Oh, yes. Heck yes. There were several videos — quite lengthy, too — that showcased the game in action, and I gobbled most of them up. To avoid spoilers, I didn’t watch one particular video in which the player journeyed outside the starting area. But my gosh, just watching all that gameplay in the first area of the game fascinated me. I can see myself spending hours and hours just exploring and messing around with the environment in various ways, let alone actually spending time trying to figure out how to progress the story!

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“A music sampling. This will hopefully come with the trailer, but I’d like to hear some of the music from the new game! The Zelda series is well-known for its excellent music, and I can’t wait to get an earful of yet another amazing soundtrack.”

Do I really need to elaborate on this one? The music in the trailer is fantastic. No idea if it’ll be like that in the game, since the music in the gameplay footage is pretty quiet and piano-based, but who knows?

“Reassurance. This is basically a summary of all of the above. After hopefully getting to see and hear all of this, I want to be reassured that the wait will, indeed, be worth it.”

The short answer: yes. I’ve been reassured. The wait will be more than worth it.

The long answer:

This game looks freaking incredible. Everything about it is utterly captivating. The visuals are stunning. The gameplay looks fun and fluid, and it appears to be keeping a great balance of familiar and innovative. It sounds great, both the soft piano music and the myriad of nature sounds.

But besides all of that, what makes me the most excited is this. I’ve seen just one percent of the whole game, and I’m already astounded by what I’ve seen. How many more amazing surprises will this game hold? We’ve only seen a small portion of the enormous game map. We haven’t seen any towns. We haven’t even had the tiniest glimpse of a dungeon!

Clearly, Nintendo is putting their time to good use with this game. It may have been frustrating having to deal with two delays, but after what I’ve seen, I’m completely willing to let that frustration slide. 2017 is quite a ways off still, but when Breath of the Wild is finally released, I’m sure we’re going to find that the wait was worth every second.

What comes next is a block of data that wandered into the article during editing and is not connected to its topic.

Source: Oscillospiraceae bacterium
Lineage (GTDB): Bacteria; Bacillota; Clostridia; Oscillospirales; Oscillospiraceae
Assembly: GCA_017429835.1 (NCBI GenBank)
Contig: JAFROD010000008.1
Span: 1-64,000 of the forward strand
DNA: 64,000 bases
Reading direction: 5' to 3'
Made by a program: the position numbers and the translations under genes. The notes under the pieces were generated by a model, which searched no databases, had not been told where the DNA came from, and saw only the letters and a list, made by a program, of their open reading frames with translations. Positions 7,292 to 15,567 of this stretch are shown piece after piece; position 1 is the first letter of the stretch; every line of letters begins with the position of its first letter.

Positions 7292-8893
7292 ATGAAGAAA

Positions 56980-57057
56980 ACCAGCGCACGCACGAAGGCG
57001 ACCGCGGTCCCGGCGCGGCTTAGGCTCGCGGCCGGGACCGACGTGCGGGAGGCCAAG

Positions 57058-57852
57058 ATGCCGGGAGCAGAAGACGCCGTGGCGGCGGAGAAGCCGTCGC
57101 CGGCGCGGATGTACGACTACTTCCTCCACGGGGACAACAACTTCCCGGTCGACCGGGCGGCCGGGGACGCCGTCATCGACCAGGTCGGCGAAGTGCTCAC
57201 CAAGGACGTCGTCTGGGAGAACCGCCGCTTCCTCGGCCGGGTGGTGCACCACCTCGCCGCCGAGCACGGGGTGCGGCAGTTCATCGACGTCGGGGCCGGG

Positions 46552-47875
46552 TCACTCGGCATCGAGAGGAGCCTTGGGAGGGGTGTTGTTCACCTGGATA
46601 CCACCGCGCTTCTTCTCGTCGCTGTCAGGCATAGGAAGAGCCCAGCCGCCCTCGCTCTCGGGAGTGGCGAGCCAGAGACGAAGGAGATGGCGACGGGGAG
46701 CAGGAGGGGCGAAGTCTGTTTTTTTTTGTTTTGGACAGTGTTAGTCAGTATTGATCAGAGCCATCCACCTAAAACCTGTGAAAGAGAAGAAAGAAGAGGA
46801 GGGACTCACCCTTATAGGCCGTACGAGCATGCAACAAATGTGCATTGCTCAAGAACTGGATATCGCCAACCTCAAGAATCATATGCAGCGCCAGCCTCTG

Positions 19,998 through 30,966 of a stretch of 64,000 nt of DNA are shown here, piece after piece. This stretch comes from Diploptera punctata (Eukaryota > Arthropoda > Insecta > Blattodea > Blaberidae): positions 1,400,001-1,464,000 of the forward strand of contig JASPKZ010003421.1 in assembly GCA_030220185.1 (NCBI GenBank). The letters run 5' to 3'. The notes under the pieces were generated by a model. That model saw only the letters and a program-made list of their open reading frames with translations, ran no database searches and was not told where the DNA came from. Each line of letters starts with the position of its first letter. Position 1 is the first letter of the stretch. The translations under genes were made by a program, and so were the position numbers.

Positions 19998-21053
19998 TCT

I’m pumped. This game is going to knock my socks off. I’m sure of it.

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I hope you’re as excited as I am! What are you most looking forward to about the game? Let me know in the comments!


NEXT TIME ON “OH, THE HUMANITY!”: I talk about Harry Potter and how it has inspired me and helped shape me into who I am today. Stay tuned!

The Moviegoing Experience

It might sound silly, but to me, there’s something magical about going to see a movie in the theater.

It often goes something like this. You arrive at the theater, get your tickets, and meet up with your friends. The group of you talk and laugh and share in the excitement of whatever movie it is you’re about to see. When the time is right, you enter the theater and do your best to find some really good seats. In the past, I liked sitting far in the back, but now I like to sit closer, so that the screen fills just about my entire field of vision. Less distracting and more immersive that way, at least to me.

You and your friends keep laughing and chatting until the previews start, which you quiet down for, but you still can’t help but make some commentary on the trailers that you liked or didn’t like. Then, finally, after the screen pleads for you to turn off your phone, the lights slowly dim down, and the film begins. Ideally, a hush falls over the crowd right at this moment.

Seeing the movie itself is magical (if the movie is good, that is), but that moment when the lights go down is really special in itself. To me, it’s just like when you go to see a play and the same thing happens. The dimming of the lights is like crossing the threshold from the real world into the world that the filmmakers have created, pulling you into an experience.